The company has previously said it hopes to manufacture and distribute 1.2 billion doses of the vaccine by the end of 2021.
Topol expressed concern about Pfizer’s four planned interim assessments, which he said was unheard of in clinical trials. (A more typical number is two, Topol said, which is the number that Moderna plans to do.) Building in so many opportunities to potentially end the trial midway through, rather than waiting until the end, increases the risk that the vaccine’s apparent effect at whatever given moment is a fluke.
“Rule number one in clinical trials is don’t stop them midstream,” Topol said. “You interrupt an experiment, you’re very likely to get a false reading of efficacy.”
According to David Benkeser, a biostatistician at Emory University, both protocols are standard designs for late-stage vaccine trials. But, he said, given the circumstances of the pandemic, “We may be justified in feeling a bit discomforted” if a vaccine reaches the threshold of 30% effectiveness in an interim analysis, the benchmark in Pfizer's trial.
If only that data is used, it would be difficult to answer more specific questions about what other measures people should take to protect themselves, how long the vaccine’s protection might last, or how effective it is in young people versus older adults, he said.
A Pfizer spokesperson said that if efficacy is reached during an interim analysis, the study would not immediately stop. The company would consult with its external, independent data-monitoring committee and regulators, the representative said.
Operation Warp Speed — a Trump administration partnership between the Department of Health and Human Services, the Defense Department, and vaccine makers — has invested around $10 billion to fast-track the development and distribution of coronavirus vaccines. The head of the effort, Moncef Slaoui, told Science magazine this month that he would step down from his position in the event of political pressure to rush out a vaccine.
And last week, nine pharmaceutical executives, including the CEOs of Moderna and Pfizer, signed a pledge to abide by “high ethical standards” and “only submit for approval or emergency use authorization after demonstrating safety and efficacy through a Phase 3 clinical study.”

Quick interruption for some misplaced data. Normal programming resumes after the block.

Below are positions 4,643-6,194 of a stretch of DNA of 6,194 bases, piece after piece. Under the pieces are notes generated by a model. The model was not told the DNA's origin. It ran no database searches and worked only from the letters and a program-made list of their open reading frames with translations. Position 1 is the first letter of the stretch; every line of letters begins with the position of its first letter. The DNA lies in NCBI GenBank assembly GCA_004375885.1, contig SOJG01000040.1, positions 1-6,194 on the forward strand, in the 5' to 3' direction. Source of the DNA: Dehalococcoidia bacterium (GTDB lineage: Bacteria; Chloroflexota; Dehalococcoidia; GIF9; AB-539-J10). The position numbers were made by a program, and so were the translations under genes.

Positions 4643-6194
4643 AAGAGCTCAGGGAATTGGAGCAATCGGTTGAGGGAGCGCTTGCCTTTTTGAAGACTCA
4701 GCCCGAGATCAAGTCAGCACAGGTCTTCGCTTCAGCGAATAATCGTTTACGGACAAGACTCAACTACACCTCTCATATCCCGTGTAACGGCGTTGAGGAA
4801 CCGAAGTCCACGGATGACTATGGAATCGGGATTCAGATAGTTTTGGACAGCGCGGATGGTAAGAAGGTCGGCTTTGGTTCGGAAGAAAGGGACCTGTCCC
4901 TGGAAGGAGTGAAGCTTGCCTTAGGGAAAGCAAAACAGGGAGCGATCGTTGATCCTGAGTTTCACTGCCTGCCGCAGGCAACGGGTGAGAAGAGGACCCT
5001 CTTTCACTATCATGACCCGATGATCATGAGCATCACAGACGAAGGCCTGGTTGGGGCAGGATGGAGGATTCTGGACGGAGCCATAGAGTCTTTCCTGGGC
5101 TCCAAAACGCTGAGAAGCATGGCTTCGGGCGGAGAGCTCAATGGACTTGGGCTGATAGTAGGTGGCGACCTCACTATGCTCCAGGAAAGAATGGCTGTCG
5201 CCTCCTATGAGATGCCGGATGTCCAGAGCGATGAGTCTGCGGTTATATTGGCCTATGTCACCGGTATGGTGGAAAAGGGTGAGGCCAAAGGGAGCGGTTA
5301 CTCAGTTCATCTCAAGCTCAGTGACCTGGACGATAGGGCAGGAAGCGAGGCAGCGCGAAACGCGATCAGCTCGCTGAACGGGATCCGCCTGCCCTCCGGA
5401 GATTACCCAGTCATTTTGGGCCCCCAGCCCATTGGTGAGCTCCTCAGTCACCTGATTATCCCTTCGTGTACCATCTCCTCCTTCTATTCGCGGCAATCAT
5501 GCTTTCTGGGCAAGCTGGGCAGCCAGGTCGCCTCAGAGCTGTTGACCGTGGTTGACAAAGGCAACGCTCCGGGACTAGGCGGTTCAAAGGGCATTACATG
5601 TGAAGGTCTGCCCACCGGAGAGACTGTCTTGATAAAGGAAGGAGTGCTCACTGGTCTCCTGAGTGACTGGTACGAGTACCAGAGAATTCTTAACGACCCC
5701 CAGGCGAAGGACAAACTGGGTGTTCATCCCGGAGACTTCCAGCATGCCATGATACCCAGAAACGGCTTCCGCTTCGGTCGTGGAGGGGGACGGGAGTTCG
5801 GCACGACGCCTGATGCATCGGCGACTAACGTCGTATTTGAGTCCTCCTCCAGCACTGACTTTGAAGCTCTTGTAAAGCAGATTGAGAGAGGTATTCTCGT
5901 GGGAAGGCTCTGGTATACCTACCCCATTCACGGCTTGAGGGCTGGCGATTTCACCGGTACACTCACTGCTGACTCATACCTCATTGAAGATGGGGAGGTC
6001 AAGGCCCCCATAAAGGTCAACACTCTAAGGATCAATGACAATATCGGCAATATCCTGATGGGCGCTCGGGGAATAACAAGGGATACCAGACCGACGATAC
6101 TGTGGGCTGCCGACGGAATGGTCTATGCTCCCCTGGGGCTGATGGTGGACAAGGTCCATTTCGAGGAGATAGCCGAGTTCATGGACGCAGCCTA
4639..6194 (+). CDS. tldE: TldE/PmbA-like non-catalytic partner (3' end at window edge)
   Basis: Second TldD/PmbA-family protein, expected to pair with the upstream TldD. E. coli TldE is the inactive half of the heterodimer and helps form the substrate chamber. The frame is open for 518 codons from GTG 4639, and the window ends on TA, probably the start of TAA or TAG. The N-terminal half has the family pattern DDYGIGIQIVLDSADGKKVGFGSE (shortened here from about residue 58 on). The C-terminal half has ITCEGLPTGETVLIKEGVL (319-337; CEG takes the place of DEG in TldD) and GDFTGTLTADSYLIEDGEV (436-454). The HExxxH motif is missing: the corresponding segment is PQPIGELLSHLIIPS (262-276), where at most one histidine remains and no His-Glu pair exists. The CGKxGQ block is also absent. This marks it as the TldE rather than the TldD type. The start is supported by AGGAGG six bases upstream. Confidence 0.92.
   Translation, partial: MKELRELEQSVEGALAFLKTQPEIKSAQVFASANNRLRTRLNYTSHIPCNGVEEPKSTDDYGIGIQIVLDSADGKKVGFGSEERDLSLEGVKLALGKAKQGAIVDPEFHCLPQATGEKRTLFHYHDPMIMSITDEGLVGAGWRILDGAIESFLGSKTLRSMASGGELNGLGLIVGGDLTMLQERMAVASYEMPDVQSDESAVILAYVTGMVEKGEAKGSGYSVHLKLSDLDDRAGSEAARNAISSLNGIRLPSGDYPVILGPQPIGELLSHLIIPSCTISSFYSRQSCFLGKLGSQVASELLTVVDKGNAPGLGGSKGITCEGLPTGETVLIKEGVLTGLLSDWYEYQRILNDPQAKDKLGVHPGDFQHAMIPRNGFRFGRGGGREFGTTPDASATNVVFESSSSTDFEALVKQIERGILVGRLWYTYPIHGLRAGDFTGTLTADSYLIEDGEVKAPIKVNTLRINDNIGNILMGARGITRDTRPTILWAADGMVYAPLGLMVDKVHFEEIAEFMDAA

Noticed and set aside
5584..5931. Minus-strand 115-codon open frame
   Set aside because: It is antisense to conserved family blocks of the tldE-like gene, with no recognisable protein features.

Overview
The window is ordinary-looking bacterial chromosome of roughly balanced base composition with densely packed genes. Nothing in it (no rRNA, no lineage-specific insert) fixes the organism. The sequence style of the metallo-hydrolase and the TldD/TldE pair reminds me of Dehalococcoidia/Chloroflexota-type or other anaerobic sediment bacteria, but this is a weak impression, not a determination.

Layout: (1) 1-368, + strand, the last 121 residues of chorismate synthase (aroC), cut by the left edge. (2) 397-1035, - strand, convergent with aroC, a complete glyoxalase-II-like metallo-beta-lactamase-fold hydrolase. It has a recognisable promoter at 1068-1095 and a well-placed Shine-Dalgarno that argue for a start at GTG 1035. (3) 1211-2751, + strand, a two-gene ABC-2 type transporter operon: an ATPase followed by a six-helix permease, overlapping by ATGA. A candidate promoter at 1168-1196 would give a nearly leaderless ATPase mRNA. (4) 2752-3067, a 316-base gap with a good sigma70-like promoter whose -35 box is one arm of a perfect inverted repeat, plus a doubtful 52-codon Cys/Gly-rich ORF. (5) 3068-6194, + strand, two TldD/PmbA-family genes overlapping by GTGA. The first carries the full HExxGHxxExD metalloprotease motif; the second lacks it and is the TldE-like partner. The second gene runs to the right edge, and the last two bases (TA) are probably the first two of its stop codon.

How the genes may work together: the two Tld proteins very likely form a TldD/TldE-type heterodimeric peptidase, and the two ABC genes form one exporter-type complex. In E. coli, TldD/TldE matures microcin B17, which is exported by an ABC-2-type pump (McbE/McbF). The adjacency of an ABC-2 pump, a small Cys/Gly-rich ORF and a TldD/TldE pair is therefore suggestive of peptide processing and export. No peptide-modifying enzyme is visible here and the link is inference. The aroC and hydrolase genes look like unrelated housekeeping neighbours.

Regardless, a Pew Research Center poll this week found that the number of Americans who said they would not get a coronavirus vaccine has increased from 27% in May to 49% in September.
“I’m worried that we could lose a very promising COVID-19 vaccine for reasons that have nothing to do with the science, or whether or not the vaccine works or is safe, but because of perception,” said Peter Hotez, a virologist at Baylor College of Medicine, in an interview before Moderna and Pfizer posted their plans. “Operation Warp Speed urgently needs to get ahead of this. So far they’re not doing it.”
Both the Moderna and Pfizer vaccines rely on genetic material called RNA injected into patients to stimulate an immune response to the “spike” protein unique to SARS-CoV-2, a novel approach that promises more rapid production than traditional vaccines. AstraZeneca’s vaccine relies on a weakened version of a common cold virus equipped with this same spike genetic material to alert the immune system to the virus that causes COVID-19. Neither approach has yet led to an approved vaccine.
This story has been updated with comments from Emory University biostatician David Benkeser.
This story has been updated to include a comment from a Pfizer spokesperson.